EU to tighten up 'ineffective’ control of fisheries

03 Dec 2018
Author: EFTTA

Category: Lobby,News,EFTTA

The EU is to tighten up on the 'ineffective' control of fisheries, which has been lambasted by its own Court of Auditors.


In particular, it has criticised the many derogations - exemptions – to the control laws that are enjoyed by small vessels, which effectively makes it impossible to tell how much fish they take.


The Court said: "Due to significant weaknesses in most audited areas, the EU does not have a sufficiently effective system for fisheries controls in place to support the success of the Common Fisheries Policy (CFP). Many stocks are still overfished, particularly the Mediterranean where 93% of the stocks assessed are overfished."


The EU Commission has acted on the issue and has proposed a revised control regulation that will do away with all derogations enjoyed by the small-scale sector, subject to approval from the European Parliament and Council.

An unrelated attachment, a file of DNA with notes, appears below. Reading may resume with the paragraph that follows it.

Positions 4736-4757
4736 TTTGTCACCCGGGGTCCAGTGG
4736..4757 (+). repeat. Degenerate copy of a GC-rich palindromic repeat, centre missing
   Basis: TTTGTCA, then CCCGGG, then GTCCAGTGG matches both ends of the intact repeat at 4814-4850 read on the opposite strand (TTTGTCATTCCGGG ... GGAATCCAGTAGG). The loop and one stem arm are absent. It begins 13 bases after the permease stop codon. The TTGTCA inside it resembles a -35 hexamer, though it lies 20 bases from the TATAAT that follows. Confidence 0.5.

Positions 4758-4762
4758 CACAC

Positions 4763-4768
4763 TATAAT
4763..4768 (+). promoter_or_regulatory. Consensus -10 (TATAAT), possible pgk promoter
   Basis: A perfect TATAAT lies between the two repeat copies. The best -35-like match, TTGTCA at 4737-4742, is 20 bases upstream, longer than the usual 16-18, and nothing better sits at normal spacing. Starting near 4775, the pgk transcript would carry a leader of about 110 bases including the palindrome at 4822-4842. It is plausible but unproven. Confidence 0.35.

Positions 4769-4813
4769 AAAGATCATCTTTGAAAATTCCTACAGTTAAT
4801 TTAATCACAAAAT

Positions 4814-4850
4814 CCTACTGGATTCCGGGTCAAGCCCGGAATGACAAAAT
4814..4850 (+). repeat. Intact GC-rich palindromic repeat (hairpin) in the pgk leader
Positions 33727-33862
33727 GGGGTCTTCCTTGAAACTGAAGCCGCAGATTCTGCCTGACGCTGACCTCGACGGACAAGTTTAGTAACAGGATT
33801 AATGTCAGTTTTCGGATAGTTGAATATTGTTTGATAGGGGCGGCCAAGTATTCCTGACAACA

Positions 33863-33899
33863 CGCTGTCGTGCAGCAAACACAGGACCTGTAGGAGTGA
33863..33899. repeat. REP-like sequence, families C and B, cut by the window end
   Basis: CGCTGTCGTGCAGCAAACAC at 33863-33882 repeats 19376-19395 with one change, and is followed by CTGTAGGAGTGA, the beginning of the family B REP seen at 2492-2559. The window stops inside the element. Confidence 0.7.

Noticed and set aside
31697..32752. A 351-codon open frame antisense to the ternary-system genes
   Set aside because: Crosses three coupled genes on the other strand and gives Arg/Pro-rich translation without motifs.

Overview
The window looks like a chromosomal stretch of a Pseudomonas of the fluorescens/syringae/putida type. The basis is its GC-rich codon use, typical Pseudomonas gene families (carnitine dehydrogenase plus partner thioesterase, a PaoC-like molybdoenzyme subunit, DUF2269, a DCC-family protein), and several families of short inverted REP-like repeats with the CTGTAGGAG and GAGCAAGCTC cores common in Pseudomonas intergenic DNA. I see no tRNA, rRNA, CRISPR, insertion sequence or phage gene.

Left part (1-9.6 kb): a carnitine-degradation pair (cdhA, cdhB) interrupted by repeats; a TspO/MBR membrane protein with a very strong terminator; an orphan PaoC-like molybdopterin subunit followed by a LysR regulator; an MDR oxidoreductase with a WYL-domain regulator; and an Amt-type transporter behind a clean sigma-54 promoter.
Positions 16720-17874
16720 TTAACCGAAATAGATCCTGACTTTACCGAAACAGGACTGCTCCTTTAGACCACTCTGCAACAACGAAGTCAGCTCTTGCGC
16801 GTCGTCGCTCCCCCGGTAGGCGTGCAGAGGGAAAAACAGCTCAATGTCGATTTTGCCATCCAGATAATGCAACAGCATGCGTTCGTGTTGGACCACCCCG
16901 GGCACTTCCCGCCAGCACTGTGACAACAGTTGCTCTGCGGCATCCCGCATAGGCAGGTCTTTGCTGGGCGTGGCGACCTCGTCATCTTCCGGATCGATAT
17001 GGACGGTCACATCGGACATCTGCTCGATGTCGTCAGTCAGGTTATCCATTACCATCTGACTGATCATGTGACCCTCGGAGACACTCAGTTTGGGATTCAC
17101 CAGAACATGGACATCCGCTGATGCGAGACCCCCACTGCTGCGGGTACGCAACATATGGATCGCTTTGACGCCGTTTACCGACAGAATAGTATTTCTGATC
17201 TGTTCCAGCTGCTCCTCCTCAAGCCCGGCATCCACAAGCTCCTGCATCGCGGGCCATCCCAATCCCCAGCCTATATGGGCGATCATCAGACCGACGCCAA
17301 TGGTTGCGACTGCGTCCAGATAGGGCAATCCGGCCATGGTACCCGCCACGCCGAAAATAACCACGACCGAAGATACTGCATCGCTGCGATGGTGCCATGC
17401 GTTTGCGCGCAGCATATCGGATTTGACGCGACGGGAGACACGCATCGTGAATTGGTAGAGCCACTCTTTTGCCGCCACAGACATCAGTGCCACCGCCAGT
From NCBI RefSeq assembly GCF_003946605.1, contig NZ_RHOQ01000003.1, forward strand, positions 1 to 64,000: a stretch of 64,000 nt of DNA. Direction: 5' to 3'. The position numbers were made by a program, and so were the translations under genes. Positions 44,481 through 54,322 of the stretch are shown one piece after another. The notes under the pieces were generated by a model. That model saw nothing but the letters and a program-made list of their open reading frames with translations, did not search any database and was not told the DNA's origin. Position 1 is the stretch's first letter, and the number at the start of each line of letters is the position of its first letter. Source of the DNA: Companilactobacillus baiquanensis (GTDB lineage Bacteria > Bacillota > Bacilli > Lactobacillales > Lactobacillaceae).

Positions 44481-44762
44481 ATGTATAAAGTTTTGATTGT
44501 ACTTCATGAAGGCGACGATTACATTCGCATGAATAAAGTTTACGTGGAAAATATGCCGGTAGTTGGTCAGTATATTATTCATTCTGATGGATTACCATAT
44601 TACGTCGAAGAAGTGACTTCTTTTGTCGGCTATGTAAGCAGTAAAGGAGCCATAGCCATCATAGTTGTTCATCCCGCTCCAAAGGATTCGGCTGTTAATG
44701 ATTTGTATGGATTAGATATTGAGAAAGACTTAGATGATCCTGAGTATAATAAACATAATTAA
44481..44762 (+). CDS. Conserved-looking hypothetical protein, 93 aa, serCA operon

The Commission is also promoting new technologies for data collection, control and tracking of vessels.


Earlier this month, Anna Szczodrowska, EFTTA's Environmental and Fisheries Legal Advisor, attended a workshop on digital tools for small scale fisheries which included a presentation on a recreational fishing electronic logbook.


Two devices were discussed in particular, one developed by FishFriender for anglers which concerns, first and foremost sea bass, but can be adapted to suit other species and drones in Croatia and Denmark as a tool for inspection of fisheries. A considerable amount of EU funding is available for these devices and systems to improve fisheries control, but Member States have thus far shown little interest.



(1) The Workshop on digital tools for monitoring and reporting catches for small scale fisheries (SSF):

- Agenda [link]

- All presentations and a conclusion brief are available here:

- The presentation by FishFriender:


(2) The Court of Auditors, “Special Report No 08/2017: EU fisheries controls: more efforts needed” 30 May 2017 (available in 23 languages):

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